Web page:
Threadworms are the most common helminth (worm) to infect humans. In fact humans are the only host this worm has for reproduction. We ingest their eggs.
The eggs hatch in the stomach and upper gastrointestinal tract and the larvae become mature worms in the small intestines. We can become infected with these worms through various ways; They can be ingested through contaminated water
They can be inhaled
They can be ingested via chewing of fingernails when they have eggs underneath
Infested bedclothes, toys, pyjamas and dust all can be culprits
Also retro-infection which means once the eggs have been laid outside the anus, they hatch and go back into the colon.
The worms reproduce in the lower ileum or colon and unfortunately for the male worm he dies after mating. The females heads towards the colon and around 30 days later she will appear in the rectum.
After you go to sleep usually 2-3 hours, the female worm comes out of the anus and lays her eggs between the anus and the genitals. She can lay up to 11 000 eggs. Four to six hours later the larvae mature and can be re-ingested via fingers that have scratched their bum and then put in their mouth or the worms themselves crawl back into the anus. They can also be sexually transmitted with anal contact.
How do you know if you have worms?
A good number of people have no symptoms (that is why its important to treat entire family).
An itchy bum is probably the biggest give away. Other signs to look for in case you are asymptomatic; thumb sucking, abdominal pain, weight loss, no appetite, teeth grinding, nightmares, tiredness, emotionally distraught, dermatitis, vulva itching or pain, vulvovaginitis, vaginal discharge, incontinence, urinary tract infections and ovarian/ endometrium issues.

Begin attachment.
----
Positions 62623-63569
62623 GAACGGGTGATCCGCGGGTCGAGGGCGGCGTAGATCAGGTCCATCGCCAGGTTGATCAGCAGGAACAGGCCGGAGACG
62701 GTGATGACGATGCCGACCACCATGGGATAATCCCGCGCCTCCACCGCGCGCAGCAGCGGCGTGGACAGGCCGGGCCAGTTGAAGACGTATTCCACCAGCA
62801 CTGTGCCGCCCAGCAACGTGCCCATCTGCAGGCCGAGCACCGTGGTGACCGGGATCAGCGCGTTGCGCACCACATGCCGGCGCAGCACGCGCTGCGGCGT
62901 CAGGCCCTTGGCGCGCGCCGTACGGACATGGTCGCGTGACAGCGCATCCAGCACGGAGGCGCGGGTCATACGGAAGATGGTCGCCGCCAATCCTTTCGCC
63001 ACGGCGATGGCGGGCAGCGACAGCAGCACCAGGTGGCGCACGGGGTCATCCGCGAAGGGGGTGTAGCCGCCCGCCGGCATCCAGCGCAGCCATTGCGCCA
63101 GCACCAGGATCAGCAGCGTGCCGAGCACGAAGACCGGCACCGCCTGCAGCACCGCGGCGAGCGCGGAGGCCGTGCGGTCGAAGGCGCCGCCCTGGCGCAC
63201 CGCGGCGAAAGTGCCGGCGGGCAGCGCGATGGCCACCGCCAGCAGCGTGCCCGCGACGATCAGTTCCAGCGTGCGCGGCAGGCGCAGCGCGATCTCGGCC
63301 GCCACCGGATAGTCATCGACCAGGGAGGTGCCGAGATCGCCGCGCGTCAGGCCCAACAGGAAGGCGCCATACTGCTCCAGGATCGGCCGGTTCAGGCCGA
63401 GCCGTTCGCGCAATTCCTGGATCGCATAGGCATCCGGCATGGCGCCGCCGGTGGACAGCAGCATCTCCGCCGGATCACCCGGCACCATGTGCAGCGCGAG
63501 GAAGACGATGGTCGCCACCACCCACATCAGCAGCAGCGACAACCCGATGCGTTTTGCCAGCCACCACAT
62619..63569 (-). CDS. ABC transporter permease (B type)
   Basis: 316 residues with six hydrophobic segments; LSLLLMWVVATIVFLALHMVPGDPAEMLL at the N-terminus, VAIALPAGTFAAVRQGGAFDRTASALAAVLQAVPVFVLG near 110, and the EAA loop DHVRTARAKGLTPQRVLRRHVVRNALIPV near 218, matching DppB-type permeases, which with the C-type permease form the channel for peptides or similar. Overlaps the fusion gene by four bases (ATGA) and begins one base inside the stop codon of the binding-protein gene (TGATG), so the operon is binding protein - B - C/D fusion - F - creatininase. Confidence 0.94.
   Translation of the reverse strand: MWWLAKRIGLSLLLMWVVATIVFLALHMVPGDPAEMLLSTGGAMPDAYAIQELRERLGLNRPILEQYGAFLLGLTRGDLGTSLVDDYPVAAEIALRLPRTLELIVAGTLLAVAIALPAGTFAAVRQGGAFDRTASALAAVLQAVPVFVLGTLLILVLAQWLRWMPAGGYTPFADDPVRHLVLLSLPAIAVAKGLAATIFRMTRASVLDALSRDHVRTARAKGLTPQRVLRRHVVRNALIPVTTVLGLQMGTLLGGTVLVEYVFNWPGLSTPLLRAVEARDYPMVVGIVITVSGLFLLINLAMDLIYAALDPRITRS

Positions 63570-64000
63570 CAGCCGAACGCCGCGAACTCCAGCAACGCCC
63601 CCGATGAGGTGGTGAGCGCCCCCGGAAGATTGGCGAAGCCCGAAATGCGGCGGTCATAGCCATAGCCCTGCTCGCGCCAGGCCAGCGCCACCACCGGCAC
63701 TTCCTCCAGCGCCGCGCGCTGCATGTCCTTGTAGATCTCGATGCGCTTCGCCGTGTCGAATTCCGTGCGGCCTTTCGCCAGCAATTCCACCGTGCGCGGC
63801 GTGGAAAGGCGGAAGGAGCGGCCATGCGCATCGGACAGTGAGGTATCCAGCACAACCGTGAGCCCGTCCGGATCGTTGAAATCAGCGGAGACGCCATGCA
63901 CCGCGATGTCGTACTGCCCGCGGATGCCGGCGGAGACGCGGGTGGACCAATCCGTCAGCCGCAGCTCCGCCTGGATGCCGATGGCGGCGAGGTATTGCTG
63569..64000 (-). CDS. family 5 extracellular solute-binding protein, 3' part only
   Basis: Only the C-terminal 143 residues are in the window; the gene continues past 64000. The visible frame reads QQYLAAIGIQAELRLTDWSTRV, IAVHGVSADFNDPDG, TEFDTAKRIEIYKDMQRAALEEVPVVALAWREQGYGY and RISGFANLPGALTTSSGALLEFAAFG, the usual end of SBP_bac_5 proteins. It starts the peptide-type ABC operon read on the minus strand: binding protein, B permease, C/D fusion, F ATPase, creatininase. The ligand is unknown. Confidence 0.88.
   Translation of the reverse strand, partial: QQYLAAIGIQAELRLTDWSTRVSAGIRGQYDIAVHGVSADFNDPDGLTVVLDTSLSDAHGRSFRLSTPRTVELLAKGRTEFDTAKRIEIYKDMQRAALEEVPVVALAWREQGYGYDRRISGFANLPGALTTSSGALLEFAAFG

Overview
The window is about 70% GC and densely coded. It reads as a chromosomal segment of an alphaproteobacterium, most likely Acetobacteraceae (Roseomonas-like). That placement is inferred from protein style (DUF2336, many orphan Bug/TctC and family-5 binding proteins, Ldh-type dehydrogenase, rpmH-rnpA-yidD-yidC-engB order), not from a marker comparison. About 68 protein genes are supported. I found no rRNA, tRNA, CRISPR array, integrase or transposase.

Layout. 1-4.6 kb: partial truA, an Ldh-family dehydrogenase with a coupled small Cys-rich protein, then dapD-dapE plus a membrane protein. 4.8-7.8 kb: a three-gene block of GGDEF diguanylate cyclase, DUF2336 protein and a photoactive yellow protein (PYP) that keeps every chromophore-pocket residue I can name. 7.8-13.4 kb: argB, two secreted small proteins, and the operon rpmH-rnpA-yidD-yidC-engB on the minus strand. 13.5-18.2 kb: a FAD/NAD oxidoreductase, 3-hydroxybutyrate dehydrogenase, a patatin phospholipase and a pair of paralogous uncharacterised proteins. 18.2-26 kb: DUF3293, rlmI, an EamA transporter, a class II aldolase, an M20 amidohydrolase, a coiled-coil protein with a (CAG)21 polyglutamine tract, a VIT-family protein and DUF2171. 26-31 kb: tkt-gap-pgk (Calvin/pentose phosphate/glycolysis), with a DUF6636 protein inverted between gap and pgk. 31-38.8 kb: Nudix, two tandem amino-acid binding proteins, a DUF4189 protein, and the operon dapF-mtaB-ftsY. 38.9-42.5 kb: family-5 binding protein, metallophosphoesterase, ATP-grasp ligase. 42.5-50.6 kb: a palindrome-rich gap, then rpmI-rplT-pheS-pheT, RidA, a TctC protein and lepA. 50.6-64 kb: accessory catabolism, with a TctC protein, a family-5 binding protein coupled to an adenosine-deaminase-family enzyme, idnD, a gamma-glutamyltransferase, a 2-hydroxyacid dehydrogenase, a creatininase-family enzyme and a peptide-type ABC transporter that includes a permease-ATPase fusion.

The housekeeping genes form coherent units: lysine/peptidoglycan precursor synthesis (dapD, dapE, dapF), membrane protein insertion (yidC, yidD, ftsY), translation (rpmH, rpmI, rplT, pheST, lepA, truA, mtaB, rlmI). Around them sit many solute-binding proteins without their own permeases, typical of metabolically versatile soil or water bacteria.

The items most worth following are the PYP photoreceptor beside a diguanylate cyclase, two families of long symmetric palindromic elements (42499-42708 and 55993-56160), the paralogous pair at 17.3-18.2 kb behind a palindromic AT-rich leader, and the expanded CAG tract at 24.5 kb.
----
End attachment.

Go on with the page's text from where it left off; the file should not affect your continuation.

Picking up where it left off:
Threadworms have been associated with the parasite dientamoeba fragilis. They have been touted as a carrier. Although this is hotly debated by researchers.
There has also been some research to suggest if you have pin worms you have higher chance of food allergies.
Pin worms have been found in some interesting places for example they can create abdominal pain that presents like appendicitis. Consequently when appendices have been taken out they are infested with pin worms. They have also been found in tonsils when they have been removed.
The best way to check for worms is to get a torch and have a look at your child’s anal area a few hours after they have been asleep. You will see the pinworms making their way out of the anus.
The Gold Standard for assessment is the sticky tape test, This test is best done on waking. before the child has moved around or been to the bathroom. You press clear sticky tape around the vaginal and anal area. Then you hold it up towards the light. You will quite easily see the eggs in the light. That together with the torch test will be enough to treat.
The best practice for treatment is to treat everyone. It is always good to tell your children’s best friends parents so they can treat their families as well to help counter any reinfection.
If you are using over the counter worming tablets it is essential that everyone be treated again in 14 days after the initial dose.
On the day that treatment is given it is also advisable to wash all bedding and soft toys. Cut everyones fingernails and encourage hand washing before eating.
Anyone else bum itchy after reading that. Need more help around worms? Get in touch.